Next up: I ascended a rotting wooden staircase to attempt an interview at a house. Knock knock. (Who’s there? I thought to myself). No answer. Knock knock. Nobody. Dejected again, I placed a Notice of Visit (NOV) slip in the door and began to walk down the wooden staircase. About nine steps down my right foot, along with the whole step, slid out beneath me. My clipboard and all my papers took flight as I fell backwards. My arms flailed, along with my pride, as my supervisor witnessed the whole shebang from the comfortable seat of her environmentally-conscious automobile. I instinctively hollered out, “I’m okay!” in an act far too common among those with XY chromosomes (hiding pain and acting tough, this would be). There I was, on the ground on my first day of fieldwork, a fresh bruise forming on my arm. Morale was low, and I was losing my optimism for my U.S. Census stint.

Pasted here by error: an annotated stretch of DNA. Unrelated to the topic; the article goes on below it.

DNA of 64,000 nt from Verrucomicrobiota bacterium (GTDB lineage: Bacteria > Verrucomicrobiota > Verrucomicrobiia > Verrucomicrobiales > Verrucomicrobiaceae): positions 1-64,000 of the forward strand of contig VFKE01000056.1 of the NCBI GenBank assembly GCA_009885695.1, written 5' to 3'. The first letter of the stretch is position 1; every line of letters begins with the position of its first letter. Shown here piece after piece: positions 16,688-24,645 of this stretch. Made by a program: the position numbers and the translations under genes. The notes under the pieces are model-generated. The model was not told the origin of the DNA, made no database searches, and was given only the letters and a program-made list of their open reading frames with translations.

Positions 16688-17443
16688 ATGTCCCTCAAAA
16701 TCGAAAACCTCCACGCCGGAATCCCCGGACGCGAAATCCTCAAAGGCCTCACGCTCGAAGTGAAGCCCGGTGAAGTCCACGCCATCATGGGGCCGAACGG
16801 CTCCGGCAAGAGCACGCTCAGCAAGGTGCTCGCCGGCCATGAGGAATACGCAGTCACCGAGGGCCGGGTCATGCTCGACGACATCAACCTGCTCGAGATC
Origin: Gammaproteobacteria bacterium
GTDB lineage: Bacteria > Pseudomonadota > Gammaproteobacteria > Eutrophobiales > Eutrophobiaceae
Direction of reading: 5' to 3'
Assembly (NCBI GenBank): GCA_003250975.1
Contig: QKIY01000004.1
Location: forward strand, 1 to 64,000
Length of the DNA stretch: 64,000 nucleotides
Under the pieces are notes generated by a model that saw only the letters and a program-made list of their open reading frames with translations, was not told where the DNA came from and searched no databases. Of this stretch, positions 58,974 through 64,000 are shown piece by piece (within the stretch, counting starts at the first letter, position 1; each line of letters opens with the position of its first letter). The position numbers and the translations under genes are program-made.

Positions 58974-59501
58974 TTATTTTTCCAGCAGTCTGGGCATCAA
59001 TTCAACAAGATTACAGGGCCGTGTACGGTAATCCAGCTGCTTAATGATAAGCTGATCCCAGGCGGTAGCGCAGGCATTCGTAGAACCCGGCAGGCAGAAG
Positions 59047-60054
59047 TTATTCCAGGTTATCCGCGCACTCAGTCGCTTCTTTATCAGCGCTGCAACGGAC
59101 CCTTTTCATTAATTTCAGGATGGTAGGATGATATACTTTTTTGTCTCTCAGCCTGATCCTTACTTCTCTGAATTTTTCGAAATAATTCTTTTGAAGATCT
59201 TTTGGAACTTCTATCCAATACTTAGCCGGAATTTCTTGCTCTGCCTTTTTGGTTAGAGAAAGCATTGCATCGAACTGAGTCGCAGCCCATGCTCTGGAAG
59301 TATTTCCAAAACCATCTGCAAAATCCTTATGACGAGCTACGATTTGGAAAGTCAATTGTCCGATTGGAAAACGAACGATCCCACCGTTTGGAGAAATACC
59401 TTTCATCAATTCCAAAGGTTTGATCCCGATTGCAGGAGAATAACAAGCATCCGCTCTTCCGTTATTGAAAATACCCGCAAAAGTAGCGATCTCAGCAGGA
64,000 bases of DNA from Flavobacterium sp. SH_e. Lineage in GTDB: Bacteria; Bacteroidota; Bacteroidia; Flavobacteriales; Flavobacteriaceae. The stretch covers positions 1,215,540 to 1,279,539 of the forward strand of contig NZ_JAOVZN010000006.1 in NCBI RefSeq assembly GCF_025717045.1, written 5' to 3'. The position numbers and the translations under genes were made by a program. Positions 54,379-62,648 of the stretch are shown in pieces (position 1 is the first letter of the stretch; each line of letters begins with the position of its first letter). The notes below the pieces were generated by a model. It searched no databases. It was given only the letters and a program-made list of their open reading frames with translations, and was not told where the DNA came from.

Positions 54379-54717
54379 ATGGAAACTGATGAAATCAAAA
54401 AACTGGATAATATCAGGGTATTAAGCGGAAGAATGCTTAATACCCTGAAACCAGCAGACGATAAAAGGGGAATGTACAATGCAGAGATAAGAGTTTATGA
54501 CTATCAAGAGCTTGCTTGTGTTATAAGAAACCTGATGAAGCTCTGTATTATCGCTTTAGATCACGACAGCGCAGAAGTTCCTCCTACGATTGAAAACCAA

Whether it was pity, delusion, or a desperate need for census workers, my supervisor certified me as competent, and gave me the go ahead for solo census expeditions.

Whenever I checked my smartphone for caseloads at the beginning of each day, I never knew what to expect. As I drove and walked along rural roads eerily resembling those in Deliverance, I was frequently reminded by locals of the death of a census worker in the year 2000. Outside a rural cabin in Brown County, a woman was killed by a pack of dogs while on the job. Each time someone brought that incident up, I cringed and carried on to the next address, hoping I wouldn’t fall victim to a similar fate. I enjoyed both the adventure and the novelty, which made the job interesting to me; but the chance, however slim, of getting shot, or attacked by a canine while on the clock, gave my adrenal glands permission to flood my system with stress hormones.